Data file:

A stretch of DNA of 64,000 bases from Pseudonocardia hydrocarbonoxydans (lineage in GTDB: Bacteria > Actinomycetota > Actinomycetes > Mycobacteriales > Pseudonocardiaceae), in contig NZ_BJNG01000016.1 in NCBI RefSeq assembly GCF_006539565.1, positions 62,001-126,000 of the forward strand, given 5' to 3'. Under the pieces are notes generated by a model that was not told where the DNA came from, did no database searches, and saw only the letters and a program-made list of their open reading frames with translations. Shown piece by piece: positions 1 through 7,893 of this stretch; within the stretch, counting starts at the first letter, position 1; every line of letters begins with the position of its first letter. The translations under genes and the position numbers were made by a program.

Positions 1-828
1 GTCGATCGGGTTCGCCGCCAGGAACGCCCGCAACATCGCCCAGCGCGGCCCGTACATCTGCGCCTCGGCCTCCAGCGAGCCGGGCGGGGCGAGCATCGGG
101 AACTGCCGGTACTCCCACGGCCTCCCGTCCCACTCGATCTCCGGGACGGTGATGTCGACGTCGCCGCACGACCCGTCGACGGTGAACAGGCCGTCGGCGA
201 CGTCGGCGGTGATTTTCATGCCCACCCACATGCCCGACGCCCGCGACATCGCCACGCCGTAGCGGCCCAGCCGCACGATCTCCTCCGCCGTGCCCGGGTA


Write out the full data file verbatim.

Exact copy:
A stretch of DNA of 64,000 bases from Pseudonocardia hydrocarbonoxydans (lineage in GTDB: Bacteria > Actinomycetota > Actinomycetes > Mycobacteriales > Pseudonocardiaceae), in contig NZ_BJNG01000016.1 in NCBI RefSeq assembly GCF_006539565.1, positions 62,001-126,000 of the forward strand, given 5' to 3'. Under the pieces are notes generated by a model that was not told where the DNA came from, did no database searches, and saw only the letters and a program-made list of their open reading frames with translations. Shown piece by piece: positions 1 through 7,893 of this stretch; within the stretch, counting starts at the first letter, position 1; every line of letters begins with the position of its first letter. The translations under genes and the position numbers were made by a program.

Positions 1-828
1 GTCGATCGGGTTCGCCGCCAGGAACGCCCGCAACATCGCCCAGCGCGGCCCGTACATCTGCGCCTCGGCCTCCAGCGAGCCGGGCGGGGCGAGCATCGGG
101 AACTGCCGGTACTCCCACGGCCTCCCGTCCCACTCGATCTCCGGGACGGTGATGTCGACGTCGCCGCACGACCCGTCGACGGTGAACAGGCCGTCGGCGA
201 CGTCGGCGGTGATTTTCATGCCCACCCACATGCCCGACGCCCGCGACATCGCCACGCCGTAGCGGCCCAGCCGCACGATCTCCTCCGCCGTGCCCGGGTA